In addition to other diagnostic procedures, your doctor will perform electrophysiology studies (EPS) to check for abnormal heartbeats. During EPS, your doctor inserts a special catheter into a vein in your neck or groin and threads it into your heart. Tiny electrodes at the tip of the catheter allow your doctor to send electrical signals to your heart and record its electrical activity. With this information, your doctor can identify your heart rhythm problem and locate the area(s) needing treatment.
The tests typically last one to four hours but could take longer if your doctor decides to perform treatment at the same time.
Types of Arrhythmia
Cardiac dysrhythmia (also known as arrhythmia or irregular heartbeat) is any of a large and heterogeneous group of conditions in which there is abnormal electrical activity in the heart. The heartbeat may be too fast or too slow and may be regular or irregular. A heartbeat that is too fast is called tachycardia, and a heartbeat that is too slow is called bradycardia. Although many arrhythmias are not life threatening, some can cause cardiac arrest. The four main types of arrhythmia are:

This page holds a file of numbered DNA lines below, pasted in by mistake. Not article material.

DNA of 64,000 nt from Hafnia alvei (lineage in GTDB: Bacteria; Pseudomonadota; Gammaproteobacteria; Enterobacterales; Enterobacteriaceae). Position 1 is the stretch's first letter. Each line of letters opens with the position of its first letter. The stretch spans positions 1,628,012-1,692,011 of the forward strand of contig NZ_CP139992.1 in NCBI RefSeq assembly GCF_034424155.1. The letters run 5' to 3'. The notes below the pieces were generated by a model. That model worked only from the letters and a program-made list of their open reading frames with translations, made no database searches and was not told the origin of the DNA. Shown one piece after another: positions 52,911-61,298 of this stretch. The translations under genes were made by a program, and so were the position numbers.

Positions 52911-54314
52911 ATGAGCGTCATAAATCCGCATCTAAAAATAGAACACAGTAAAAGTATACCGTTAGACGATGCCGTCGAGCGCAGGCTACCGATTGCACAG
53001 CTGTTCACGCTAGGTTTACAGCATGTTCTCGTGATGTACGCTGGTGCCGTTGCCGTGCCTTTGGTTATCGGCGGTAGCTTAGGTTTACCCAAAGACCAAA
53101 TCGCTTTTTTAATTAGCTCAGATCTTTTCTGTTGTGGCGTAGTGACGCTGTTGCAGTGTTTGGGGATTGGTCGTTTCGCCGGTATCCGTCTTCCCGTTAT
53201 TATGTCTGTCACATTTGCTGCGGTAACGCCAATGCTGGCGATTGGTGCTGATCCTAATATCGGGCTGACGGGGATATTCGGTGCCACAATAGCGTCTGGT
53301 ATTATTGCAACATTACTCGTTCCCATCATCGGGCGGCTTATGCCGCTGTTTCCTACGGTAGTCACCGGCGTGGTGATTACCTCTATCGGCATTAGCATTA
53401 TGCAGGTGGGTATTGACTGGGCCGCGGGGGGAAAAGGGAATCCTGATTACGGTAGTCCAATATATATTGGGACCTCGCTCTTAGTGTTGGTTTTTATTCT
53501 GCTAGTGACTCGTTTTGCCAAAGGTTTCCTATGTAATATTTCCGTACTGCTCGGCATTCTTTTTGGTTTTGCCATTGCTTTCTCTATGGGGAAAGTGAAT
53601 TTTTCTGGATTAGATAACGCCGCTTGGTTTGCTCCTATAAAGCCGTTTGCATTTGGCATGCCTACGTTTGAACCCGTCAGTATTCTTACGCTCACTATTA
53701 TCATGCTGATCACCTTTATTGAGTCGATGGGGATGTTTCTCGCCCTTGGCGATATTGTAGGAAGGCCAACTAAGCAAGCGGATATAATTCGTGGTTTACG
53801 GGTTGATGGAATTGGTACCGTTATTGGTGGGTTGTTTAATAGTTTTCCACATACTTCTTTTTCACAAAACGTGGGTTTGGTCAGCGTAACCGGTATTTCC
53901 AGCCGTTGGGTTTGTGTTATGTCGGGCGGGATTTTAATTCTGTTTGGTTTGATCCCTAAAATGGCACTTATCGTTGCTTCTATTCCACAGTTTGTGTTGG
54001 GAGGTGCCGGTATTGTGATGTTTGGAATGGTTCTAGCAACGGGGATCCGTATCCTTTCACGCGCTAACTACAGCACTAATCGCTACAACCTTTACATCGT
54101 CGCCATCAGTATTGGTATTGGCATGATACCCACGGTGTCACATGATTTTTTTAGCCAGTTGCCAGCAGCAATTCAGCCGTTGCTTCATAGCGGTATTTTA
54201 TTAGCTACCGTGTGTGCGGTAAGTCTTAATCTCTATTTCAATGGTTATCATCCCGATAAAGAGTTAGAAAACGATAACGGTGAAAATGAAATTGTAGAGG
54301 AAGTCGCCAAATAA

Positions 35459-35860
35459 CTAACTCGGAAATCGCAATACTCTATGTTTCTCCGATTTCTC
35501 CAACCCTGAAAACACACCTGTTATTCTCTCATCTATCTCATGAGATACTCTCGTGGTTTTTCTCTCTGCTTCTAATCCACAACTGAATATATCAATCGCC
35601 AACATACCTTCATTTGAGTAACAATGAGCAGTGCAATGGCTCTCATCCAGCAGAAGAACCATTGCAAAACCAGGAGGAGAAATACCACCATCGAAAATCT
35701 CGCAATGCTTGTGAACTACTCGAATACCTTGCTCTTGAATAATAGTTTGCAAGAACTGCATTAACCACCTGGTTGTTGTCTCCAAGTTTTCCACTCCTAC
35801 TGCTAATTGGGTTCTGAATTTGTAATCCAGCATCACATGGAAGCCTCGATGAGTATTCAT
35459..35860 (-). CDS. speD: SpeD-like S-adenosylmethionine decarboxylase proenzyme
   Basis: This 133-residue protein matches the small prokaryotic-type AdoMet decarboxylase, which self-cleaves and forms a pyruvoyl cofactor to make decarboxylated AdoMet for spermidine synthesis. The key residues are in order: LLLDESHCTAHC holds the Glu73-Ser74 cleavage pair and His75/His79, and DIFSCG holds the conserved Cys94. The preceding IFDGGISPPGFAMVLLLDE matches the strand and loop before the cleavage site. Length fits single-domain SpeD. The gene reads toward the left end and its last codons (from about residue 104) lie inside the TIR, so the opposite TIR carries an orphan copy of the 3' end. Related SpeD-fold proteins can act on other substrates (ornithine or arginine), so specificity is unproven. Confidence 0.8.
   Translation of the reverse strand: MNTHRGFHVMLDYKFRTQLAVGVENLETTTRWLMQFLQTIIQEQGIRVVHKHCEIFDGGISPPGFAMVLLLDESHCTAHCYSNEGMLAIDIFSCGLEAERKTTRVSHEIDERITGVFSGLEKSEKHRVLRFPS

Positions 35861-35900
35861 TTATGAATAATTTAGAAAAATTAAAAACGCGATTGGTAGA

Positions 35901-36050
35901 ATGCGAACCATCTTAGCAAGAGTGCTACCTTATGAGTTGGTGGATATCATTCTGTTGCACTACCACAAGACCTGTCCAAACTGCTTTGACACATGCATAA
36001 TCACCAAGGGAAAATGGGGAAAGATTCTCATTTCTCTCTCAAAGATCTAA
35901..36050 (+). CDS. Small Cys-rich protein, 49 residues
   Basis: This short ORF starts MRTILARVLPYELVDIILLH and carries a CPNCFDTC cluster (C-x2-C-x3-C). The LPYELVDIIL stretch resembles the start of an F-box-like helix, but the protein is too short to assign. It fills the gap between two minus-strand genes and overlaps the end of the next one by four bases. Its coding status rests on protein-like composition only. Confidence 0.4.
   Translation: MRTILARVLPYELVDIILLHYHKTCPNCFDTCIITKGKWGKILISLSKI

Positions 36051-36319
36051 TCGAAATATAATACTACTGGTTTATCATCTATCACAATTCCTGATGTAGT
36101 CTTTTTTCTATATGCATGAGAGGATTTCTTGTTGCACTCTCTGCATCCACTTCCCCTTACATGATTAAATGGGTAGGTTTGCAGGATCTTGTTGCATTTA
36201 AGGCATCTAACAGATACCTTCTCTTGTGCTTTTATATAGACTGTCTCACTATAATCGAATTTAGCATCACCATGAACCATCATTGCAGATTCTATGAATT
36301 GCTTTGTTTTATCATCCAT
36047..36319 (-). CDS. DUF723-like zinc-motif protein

- Premature (extra) beats – Too-early heartbeats that disrupt your heart’s rhythm; may occur in the upper chambers (premature atrial contractions) or the lower chambers (premature ventricular contractions) and usually need no treatment
- Supraventricular arrhythmias (also called Paroxysmal Supraventricular Tachycardia) – Fast heart rates, or tachycardias, that start in your heart’s upper chambers (atria) or atrioventricular (AV) node; includes atrial fibrillation, atrial flutter, supraventricular tachycardia, and Wolff-Parkinson-White syndrome
- Ventricular arrhythmias – Arrhythmias that start in the heart’s lower chambers (ventricles); includes ventricular tachycardia and ventricular fibrillation
- Bradyarrhythmias – A slower-than-normal heart rate, resulting in not enough blood flow to the brain